223 - Moving House | Scoins.net | DJS

223 - Moving House

During 2017 we have sold two houses and bought one.  I look here at the additional costs attached to the process of moving.

These are:
Estate Agency
Stamp Duty

Estate Agency. This used to be priced between 1 and 2% of the house value, back in the 1970s. Current prices are in a similar region, but you are more likely to find a fixed price offer. Some agents undertake to do everything (as much as they can) for you, which might include you vacating the house when a viewing occurs, which we experienced with one house in Blackpool. it moves any conversation to a different place than when being shown around by the proud owner. Most services will include the provision of a photographer, but you might do that yourself (but probably not so effectively.

At the lower extreme, short of doing the sale yourself, ‘privately’, is an internet service. One such is Emoov, which we tried. For a fixed price of nominally £750 one has, as far as I can tell, a complete service. There is no high street office, so there are economies of scale in the telephone support, and I am struck that this is a good use of a call centre. Services such as photographer and valuer are contracted out; conveyancing is an add-on to those on a preferred list. We picked our house sale price, not seeing any need for a valuation; the photographer came, did enough measurement to sketch a house plan (actually a 3-d version); the details were written by ourselves. Nothing hard about that. Once the content and vendor have been vetted it is uploaded to zoopla and rightmove. The possible vendees (buyers) see what they like and ring the agent – only to be themselves vetted as ‘proper’. Subsequent viewings can be done online or via the phone. There is no reason why a buyer would notice that this agent is different. The whole package is less appropriate for vendors not in residence, but viewings are messaged to your email gadgets and you can defer, deny or accept appointments. We have had 5 viewings in 24 hours, three of whom have arranged a second visit, one of those has already made offers. Magic.


This too is improving as a service due to the availability of information. Now that the majority of houses are on the register, the searches can be done from a desk without even needing the phone, nor even needing working hours to be kept. The handling of the paperwork continues to require people, especially the missing pieces of paper, the finicky details that have to be picked over. We could easily fall into patterns in the near future where it becomes financially well worth being very tidy over paperwork so that even more of the process can be automated, implying a sort of pre-sale service (“Please check my paperwork and tell me I can take it to the office, as I do with my visa renewals”) and a virtually automated exchange/completion process, probably also quicker. As it is, the processes that ensure that completion still takes 4-6 weeks are not obvious, but mostly because the conveyancer is usually one minor minion in an office of self-important lawyers – and none of them see a need to make the system go faster. Those who think that way will be caught out.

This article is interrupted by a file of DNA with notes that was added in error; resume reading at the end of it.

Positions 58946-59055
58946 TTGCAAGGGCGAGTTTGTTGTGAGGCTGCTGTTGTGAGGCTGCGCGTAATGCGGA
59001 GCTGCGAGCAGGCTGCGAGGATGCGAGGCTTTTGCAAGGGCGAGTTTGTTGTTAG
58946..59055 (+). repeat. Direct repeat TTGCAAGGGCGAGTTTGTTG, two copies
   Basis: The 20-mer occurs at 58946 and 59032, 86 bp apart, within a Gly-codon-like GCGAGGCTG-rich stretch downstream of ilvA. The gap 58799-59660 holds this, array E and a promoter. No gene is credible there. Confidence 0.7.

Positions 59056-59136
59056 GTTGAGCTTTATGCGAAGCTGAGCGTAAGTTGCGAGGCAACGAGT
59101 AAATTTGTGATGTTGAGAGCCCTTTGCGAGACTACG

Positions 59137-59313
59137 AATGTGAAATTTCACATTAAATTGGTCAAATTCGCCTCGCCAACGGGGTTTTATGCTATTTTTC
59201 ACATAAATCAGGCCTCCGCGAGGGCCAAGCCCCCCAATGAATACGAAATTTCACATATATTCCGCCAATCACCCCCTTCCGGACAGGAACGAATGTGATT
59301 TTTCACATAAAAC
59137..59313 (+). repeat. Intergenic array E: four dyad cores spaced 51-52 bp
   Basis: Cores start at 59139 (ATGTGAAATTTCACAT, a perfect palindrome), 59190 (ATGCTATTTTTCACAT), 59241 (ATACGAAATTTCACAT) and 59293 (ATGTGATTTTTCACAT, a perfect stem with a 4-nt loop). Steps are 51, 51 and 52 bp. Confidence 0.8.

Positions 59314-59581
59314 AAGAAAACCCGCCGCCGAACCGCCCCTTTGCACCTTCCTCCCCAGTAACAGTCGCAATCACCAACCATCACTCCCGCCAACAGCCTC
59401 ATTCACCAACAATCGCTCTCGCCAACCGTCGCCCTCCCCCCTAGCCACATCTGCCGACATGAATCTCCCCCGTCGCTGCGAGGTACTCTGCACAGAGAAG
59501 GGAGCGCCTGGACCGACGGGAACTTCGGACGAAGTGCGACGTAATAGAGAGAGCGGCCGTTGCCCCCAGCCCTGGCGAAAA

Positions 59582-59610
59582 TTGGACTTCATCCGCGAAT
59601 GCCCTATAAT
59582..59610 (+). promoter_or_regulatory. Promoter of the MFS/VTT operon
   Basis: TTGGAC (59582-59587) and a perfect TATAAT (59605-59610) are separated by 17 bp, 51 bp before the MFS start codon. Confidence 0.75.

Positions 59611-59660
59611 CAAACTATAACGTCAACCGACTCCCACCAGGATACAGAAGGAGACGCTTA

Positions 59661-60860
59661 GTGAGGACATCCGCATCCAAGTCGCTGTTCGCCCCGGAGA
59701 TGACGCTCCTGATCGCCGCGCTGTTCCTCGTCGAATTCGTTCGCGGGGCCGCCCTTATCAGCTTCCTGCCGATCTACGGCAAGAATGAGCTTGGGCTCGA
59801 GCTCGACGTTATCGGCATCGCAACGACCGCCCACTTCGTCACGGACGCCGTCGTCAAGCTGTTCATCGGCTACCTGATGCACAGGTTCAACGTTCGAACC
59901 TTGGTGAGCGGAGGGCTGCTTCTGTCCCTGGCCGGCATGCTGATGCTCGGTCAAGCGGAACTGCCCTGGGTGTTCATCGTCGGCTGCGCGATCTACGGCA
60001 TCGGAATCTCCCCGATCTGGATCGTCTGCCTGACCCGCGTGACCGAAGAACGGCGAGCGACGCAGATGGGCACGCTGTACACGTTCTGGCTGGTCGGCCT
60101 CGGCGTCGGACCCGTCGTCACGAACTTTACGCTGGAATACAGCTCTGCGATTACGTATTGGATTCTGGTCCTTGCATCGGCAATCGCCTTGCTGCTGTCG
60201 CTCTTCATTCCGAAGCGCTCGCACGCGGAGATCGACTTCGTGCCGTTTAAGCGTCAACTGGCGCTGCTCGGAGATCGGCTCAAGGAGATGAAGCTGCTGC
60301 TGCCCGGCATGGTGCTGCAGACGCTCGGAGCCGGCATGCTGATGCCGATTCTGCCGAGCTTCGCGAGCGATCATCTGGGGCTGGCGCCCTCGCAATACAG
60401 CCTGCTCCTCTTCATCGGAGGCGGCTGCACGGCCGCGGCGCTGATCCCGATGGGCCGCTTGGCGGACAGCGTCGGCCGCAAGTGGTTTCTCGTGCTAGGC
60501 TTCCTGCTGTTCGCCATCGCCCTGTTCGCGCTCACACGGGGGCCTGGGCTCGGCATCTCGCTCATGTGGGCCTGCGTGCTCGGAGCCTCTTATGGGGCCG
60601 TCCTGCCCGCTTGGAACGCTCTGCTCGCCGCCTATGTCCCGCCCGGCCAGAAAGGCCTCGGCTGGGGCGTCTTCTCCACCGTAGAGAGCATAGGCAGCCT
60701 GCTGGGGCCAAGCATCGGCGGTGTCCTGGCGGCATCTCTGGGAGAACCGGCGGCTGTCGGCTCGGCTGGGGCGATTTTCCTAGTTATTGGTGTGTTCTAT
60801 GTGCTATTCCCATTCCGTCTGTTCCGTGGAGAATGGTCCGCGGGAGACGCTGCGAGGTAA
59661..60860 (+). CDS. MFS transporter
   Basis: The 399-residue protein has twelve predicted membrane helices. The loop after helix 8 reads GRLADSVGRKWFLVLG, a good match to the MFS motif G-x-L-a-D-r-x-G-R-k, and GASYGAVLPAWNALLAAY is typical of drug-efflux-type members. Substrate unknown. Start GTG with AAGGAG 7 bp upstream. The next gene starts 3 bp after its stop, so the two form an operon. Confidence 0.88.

Costs? Between £500 and £1000 per transaction, ignoring Stamp Duty. Fundamentally this is a prediction of the office time involved in the work, so if the business offers a fixed price based on an estimate of the hours required, they are open to abuse. In turn, that may mean that repeat customers might be offered an adjusted quote. I have been pleasantly surprised that this is no more expensive than 20-30 years ago, when the lawyering side could be relied upon to match or exceed the estate agent fees, at the 1-2% mark. I remember being told to ring the agent every day to push things along, but not to do the same to the solicitor, because I’d be charged for each minute of call.

Stamp Duty

I suggest you look this up. At the time of writing, the rates are, with second and subsequent property tax an additional 3%,

                                      Up to Dec 2014            At June 2017
under £125,000              no duty                          no duty
£125000  to 250,000    1% of value                      2%  
£250,000 to 500,000      3%                                  5%
£500,000 to 925,000                                             5%